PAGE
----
This weapon was designed by Capos Industries as a commercial venture into the arms market in 109PA. Unlike their HLP-4, this one did not come off as easily. Prototype versions of the LPL-7 were unreliable at best. Oftentimes the heat of the energy conversion chamber would cause it to develop leaks allowing the reactive gases contained within to be released. Other times the conversion chamber would hold but the capacitator that channels power into the energy conversion chamber would burn out from the heat. The results of this would either be as simple as the weapon no longer functioning - to the rifle spectacularly exploding in a flash of energy as the clip is hard wire fused into the energy conversion chamber; causing it to explode! It was discovered that keeping the weapon to only 60 pulse blasts per minute would keep the weapon within safe temperature ranges, and so Capos Industries produced a test run of 50 of these weapons as advanced pre-mass production prototypes. These were still being tested by Desert Star's mercenary battalion, the Royal Hired Army of Desert Star, when the Coalition States invaded Desert Star in 110PA.
After the liberation Capos Industries began with their LPL-7 project again with the half dozen prototypes they still had within their possession. They experimented with a number of solutions and contemplated simply marketing it with a regulator built in but in the end the project stagnated and made little progress in the next year of development. In early 112PA, however, promise was dawning for the LPL-7. A new industry was nearing completion, that would require reorganization of Desert Star's national industries. This new reorganization would place all major arms contracts and projects in the hands of the new, more capable, industry that would come to be known as S-Mart.
In S-Mart's hands the LPL-7 faced massive redesign work. The primary problem with many of Capos Industries weapons being their overheating problems, S-Mart devised a new cooling system for the weapon. The old system used a small area air cooling system sending a thin jet of air around the circumference of the energy conversion chamber, eventually venting it upwards and to the sides of the weapon. The new system was quite basic by comparison in that it removed the complicated air jet and the upper side mounted cooling sleeves, and instead ducted the air down the length of the weapon to a perforated air sleeve to aid in cooling the conversion chamber. This simply allowed fresh air to circulate freely through the weapon. Two further alterations were made to the weapon at this stage, and that included the addition of a collapsing/telescopic stock and the addition of a bayonet snap ring on the barrel of the weapon.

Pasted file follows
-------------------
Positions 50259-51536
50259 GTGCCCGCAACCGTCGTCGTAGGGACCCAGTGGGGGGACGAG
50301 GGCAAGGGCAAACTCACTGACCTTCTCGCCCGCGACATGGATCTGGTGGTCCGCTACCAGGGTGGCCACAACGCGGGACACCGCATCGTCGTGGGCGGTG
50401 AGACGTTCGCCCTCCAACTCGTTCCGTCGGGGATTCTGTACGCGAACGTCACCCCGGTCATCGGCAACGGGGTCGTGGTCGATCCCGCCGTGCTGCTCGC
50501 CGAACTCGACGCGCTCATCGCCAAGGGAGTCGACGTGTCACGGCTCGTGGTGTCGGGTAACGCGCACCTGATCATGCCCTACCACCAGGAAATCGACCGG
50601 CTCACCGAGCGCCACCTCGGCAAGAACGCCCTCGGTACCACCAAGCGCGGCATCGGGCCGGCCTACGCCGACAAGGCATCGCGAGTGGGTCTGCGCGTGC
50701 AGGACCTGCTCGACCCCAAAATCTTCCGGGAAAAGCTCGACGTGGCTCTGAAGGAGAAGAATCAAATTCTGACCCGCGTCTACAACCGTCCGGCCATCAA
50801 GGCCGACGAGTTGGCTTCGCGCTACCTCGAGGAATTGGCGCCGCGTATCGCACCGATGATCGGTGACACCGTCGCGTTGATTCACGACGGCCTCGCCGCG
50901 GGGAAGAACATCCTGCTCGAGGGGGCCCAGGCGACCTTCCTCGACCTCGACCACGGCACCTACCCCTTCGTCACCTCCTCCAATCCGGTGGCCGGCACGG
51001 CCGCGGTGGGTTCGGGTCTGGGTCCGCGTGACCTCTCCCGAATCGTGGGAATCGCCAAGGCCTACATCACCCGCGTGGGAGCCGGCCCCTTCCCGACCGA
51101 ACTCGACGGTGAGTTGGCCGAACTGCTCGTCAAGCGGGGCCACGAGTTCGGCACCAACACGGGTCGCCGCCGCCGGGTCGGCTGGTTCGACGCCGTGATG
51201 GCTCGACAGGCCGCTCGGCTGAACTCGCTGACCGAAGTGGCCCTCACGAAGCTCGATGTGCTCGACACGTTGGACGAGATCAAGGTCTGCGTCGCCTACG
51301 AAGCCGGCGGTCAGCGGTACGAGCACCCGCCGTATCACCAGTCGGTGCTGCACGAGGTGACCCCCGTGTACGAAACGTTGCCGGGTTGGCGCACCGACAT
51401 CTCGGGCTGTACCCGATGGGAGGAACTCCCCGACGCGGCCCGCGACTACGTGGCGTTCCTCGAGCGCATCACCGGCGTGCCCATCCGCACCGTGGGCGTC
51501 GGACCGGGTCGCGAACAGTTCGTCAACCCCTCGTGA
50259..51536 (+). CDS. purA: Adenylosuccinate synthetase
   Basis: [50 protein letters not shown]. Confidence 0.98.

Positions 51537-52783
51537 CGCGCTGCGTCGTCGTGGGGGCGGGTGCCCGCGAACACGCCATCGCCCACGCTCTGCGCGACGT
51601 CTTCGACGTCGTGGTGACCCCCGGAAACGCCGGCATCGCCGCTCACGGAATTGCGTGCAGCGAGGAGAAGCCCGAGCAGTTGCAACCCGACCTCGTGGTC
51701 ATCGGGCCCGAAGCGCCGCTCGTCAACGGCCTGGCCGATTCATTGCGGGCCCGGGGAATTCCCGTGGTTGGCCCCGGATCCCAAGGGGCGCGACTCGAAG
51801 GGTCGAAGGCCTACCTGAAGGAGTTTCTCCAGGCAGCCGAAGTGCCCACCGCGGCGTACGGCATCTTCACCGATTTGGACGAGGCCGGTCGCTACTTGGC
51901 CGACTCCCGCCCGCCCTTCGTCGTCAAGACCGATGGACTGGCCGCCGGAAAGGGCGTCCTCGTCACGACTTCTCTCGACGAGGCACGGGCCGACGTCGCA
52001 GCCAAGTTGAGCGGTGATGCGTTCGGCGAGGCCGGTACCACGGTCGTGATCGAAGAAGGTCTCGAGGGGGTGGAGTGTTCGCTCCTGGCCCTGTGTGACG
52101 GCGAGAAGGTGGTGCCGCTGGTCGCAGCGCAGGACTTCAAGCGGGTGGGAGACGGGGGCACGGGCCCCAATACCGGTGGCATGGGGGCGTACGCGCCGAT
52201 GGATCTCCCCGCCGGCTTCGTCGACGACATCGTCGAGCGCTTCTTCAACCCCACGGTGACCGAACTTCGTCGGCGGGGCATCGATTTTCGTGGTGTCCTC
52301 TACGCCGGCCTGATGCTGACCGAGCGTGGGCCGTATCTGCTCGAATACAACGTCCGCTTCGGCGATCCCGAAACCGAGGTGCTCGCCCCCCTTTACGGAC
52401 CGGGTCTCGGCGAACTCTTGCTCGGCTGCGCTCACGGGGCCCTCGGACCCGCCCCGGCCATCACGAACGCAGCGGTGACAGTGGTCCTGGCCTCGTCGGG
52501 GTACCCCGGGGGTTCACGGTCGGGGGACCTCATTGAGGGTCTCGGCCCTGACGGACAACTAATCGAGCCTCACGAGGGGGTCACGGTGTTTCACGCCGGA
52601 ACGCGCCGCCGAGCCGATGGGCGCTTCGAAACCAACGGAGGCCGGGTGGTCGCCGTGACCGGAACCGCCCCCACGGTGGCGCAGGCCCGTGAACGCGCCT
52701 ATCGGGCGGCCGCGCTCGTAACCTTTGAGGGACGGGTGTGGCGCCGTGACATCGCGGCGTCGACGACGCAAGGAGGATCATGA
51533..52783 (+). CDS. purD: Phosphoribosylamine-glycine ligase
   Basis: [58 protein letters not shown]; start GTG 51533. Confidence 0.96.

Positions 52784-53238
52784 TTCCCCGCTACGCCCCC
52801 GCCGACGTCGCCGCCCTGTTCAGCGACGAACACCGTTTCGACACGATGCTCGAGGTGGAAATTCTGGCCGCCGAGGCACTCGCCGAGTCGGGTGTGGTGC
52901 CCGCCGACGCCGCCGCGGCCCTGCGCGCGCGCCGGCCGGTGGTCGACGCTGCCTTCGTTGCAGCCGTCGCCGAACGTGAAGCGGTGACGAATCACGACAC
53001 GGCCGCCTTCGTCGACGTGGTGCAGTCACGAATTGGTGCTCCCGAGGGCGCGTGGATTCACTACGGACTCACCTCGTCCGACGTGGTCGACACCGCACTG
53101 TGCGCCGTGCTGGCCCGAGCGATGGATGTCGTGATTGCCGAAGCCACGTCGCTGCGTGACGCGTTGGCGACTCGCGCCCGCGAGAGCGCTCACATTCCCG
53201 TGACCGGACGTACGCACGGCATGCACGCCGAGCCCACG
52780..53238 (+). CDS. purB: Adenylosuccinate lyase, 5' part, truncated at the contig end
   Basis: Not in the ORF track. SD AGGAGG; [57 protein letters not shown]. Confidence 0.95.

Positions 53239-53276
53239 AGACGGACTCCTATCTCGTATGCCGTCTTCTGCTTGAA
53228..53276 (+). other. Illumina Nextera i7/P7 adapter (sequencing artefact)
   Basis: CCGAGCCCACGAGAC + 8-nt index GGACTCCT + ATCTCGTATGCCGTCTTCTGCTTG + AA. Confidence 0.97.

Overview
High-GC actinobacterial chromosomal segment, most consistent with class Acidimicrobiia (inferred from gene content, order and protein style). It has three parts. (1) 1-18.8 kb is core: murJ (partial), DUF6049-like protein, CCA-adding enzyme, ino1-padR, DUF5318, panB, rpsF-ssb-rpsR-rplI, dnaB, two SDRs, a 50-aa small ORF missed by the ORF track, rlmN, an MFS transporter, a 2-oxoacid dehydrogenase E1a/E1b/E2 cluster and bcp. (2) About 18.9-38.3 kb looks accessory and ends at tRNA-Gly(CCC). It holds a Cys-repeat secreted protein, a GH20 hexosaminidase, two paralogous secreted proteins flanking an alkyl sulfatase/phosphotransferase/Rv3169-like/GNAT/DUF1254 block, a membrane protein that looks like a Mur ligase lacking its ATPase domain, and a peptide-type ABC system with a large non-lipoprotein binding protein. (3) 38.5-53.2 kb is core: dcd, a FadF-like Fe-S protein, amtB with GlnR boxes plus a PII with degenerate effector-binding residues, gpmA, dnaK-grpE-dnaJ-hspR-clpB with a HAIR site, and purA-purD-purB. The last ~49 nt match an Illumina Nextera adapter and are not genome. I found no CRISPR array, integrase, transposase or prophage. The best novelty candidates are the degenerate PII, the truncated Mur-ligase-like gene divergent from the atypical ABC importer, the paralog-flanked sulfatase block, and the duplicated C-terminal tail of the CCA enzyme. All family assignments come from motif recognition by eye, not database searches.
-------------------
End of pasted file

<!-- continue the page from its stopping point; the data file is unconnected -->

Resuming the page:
Once these issues were addressed, S-Mart began mass production of the weapon as the LPL-7A in November of 112PA. Not surprisingly this superb pulse laser rifle became the standard rifle of the N.O.M.A.D. military arms, and so the first weapons produced were sold directly to Desert Star. Since then they have been mass marketed everywhere. Mercenaries prefer the LPL-7A to most other energy rifles due to it's reliability, damaging capabilities, and it's stock - which makes using the weapon in confined spaces easy compared to it's contemporaries. Tolkeen purchased a large number of LPL-7As immediately preceeding the conflict with the Coalition States. Kingsdale is known to use a fairly high number of LPL-7As in their military. Lazlo preferred the weapon over many other designs and so purchased machining and a contract to produce some 50,000 LPL-7As for their own military - making them the single largest user of the LPL-7A. The original Capos Industries produced LPL-7s are very difficult to come by. A half dozen were destroyed during the test period and during the invasion of Desert Star. A further 20 of the prototype run fell into CS hands during the invasion and were subjected to disection and analysis. A further 16 more were captured and retained as trophy weapons by invading Coalition soldiers. A Coalition Lieutenant was killed in 114PA when his LPL-7 exploded while out target shooting, since then the CS Brass has demanded that all LPL-7s in possession of Coalition citizens be rendered incapable of firing - so far eight of those captured have been so altered. One of the six attained by S-Mart at the beginning of their design work was altered with the redesigned features. The other five, however, mysteriously disappeared after the LPL-7A entered full scale production. That leaves 14 weapons that could potentially turn up on the market. Naturally, were these to ever become available, they could be sold for a considerable amount to a collector.Weight: 5 Lbs for the Capos Industries produced model, 6 Lbs for the S-Mart produced model.